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Overuse Syndromes

What is overuse syndrome?

Overuse syndrome is a term used to describe a group of diseases that occur due to excessive stress on a anatomic area of the body. Typically, microtrauma occurs as a repeated injury usually not noticed initially because the injury is microscopic in magnitude. Over time, the cumulative trauma leads to pain and in some cases, significant disability. Overuse syndromes can occur at any age, although it is very common in children because of peculiarities of growth.

Examples of overuse syndromes in children include the following.

  1. Sever's disease - inflammation of the growth cartilage at the heel (the calcaneal apophysis) and the insertion of the Achilles tendon at the heel.
  2. Ankle sprain - especially the lateral ligaments.
  3. Shin splints - often used to describe pain along the shin of the leg, which could include stress fracture of the tibia, chronic exertional compartment syndrome, and periostitis of the tibia.
  4. Patello-femoral syndrome - also called anterior knee pain or chondromalacia patella.
  5. Little League elbow - or pitcher's elbow.
  6. Shoulder impingement syndrome - common in pitchers in baseball and swimmers
  7. Spondylolysis and Spondylolisthesis - common in gymnastics, football and weightlifting.

What causes overuse syndrome?

Factors that come into play include the following.

  1. Too much too soon. Overuse syndromes occur most commonly during the beginning of a season when athletes overtrain to get ready for the sport. Organized sports has also contributed to an epidemic of overuse syndromes by putting pressure on kids to excel. How much is too much? There is no easy answer. Some studies on certain sports have come out with data. For example, young female gymnasts who train more than 16 hours a week are known to have a significantly increased rate of injury. Young baseball pitchers who do more than 350 overhand throws a week are liable to significantly increased risk for injury. For most sports, however, there is no hard data. And it behooves the enlightened coach (and parent) to be sensitive to the needs and limitations of their young charges. The common sense approach is to stop and rest when it hurts, but when "winning is everything", common sense can be uncommon.
  2. Growth. Growth is a dynamic affair that during growth spurts, will cause tightness of certain muscles and tendons, especially the hamstrings, Achilles tendons and hip flexors. This creates extra tension on the muscle-tendon junction as well as the attachments of the tendons and muscles on the bone, which become more prone to injury. Also, the epiphyseal plates or growth zones at the ends of long bones are prone to injury.
  3. Anatomic malalignment. Genu valgum or knock knees can predispose a teenager to patello-femoral syndrome. Pes valgus or flatfeet can predispose a runner to posterior tibial tendinitis.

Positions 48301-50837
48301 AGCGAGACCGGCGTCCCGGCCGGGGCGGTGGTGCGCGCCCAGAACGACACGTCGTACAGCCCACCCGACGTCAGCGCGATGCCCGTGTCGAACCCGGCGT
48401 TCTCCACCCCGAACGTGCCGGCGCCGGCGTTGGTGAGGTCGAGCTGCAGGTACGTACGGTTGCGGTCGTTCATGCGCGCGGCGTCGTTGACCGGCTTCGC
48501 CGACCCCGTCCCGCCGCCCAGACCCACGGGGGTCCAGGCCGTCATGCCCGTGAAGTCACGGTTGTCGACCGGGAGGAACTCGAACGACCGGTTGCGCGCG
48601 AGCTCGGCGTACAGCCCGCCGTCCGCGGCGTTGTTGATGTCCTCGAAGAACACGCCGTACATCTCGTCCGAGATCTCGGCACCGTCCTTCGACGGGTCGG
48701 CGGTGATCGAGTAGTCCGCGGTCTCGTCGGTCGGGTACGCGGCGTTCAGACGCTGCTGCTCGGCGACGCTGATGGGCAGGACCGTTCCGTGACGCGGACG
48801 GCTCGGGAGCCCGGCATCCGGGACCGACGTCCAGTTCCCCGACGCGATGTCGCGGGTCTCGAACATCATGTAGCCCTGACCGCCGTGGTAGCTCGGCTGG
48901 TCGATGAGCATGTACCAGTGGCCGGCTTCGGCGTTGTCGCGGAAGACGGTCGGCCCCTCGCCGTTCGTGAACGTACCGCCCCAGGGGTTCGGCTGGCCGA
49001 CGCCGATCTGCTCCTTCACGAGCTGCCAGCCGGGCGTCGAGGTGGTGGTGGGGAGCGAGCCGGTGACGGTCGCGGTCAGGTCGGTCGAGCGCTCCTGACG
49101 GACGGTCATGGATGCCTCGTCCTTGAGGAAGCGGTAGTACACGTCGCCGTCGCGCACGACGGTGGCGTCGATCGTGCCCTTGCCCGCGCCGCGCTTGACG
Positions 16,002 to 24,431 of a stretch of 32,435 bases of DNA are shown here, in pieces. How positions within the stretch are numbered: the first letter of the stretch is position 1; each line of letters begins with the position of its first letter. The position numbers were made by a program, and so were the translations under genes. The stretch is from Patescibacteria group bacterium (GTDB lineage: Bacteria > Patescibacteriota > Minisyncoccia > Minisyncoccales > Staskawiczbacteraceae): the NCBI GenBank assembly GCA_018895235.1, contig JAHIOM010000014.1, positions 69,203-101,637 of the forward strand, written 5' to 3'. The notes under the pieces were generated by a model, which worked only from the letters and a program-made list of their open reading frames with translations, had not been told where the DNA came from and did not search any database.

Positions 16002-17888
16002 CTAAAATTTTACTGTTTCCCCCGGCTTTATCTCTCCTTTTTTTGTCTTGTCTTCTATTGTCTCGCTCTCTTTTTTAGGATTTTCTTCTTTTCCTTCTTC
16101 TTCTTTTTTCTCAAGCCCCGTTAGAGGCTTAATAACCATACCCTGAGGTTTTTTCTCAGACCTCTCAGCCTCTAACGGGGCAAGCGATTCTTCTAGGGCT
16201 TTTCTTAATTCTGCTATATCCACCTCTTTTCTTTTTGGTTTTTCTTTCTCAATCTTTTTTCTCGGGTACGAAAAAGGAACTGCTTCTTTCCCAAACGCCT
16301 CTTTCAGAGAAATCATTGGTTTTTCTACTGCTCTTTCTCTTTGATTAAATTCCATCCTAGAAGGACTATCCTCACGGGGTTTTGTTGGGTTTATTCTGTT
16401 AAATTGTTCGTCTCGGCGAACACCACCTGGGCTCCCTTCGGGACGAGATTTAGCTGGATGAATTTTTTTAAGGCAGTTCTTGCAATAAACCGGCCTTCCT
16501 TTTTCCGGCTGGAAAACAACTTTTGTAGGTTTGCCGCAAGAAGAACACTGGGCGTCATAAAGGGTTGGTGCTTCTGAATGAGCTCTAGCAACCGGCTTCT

4. Improper equipment. The child who uses a tennis racket that is meant for an adult is predisposed to elbow tendinitis. The runner who uses shoes that are not supportive or have enough cushion is predisposed to shin splints. The basketball player who trains on concrete or asphalt is more prone to plantar fasciitis.
  5. Nutritional and hormonal factors. Proper nutrition is essential for growth as well as for energy necessary for participation in sports. The young gymnasts who not only trains diligently, but also cuts down of food to keep her "ideal body form" is prone to amenorrhea and injuries. Physiological and bone age can be quite different from a child's chronological age, and this has to be taken into consideration.

What can be done to prevent or minimize overuse injuries?

The following should be considered.

  • Avoid overuse. As discussed above, use common sense, and tailor a training program suitable for that child, taking into consideration his maturity and athletic ability.
  • Proper nutrition. Make sure child has enough nutrition for growth and sports.
  • Pre-sports physical. Any anatomic malignment should be corrected. For example, shoe inserts for pes valgus and genu valgum. Any tight muscles or tendons, or muscle imbalance should be corrected by stretching and strengthening exercises. For example, hamstring and heel cord tightness should be corrected by stretching. Muscle imbalance between the vastus lateralis and medialis (VMO) should be corrected to prevent patello-femoral pain. Any systemic or other general health problems should be addressed before the child participates in competitive sports.
  • Proper warmup and stretching exercises specific to the sports before playing. Proper warmup could consist of 5 minutes of jogging till one gets a slight sweat. Then 5 minutes of stretching exercises would prepare the child for competition.
  • Proper equipment. The runner should have shoes that have a firm and padded heel cushion, flexible sole for bending at the forefoot when running, and adequate cushioning. He should also train on soft running surfaces rather than concrete or asphalt. The young tennis player should be fitted for a racket that allows him to get a good grip on the handle.

for warmup and stretching exercises


NOTICE: The information presented is for your information only, and not a substitute for the medical advice of a qualified physician. Neither the author nor the publisher will be responsible for any harm or injury resulting from interpretations of the materials in this article.

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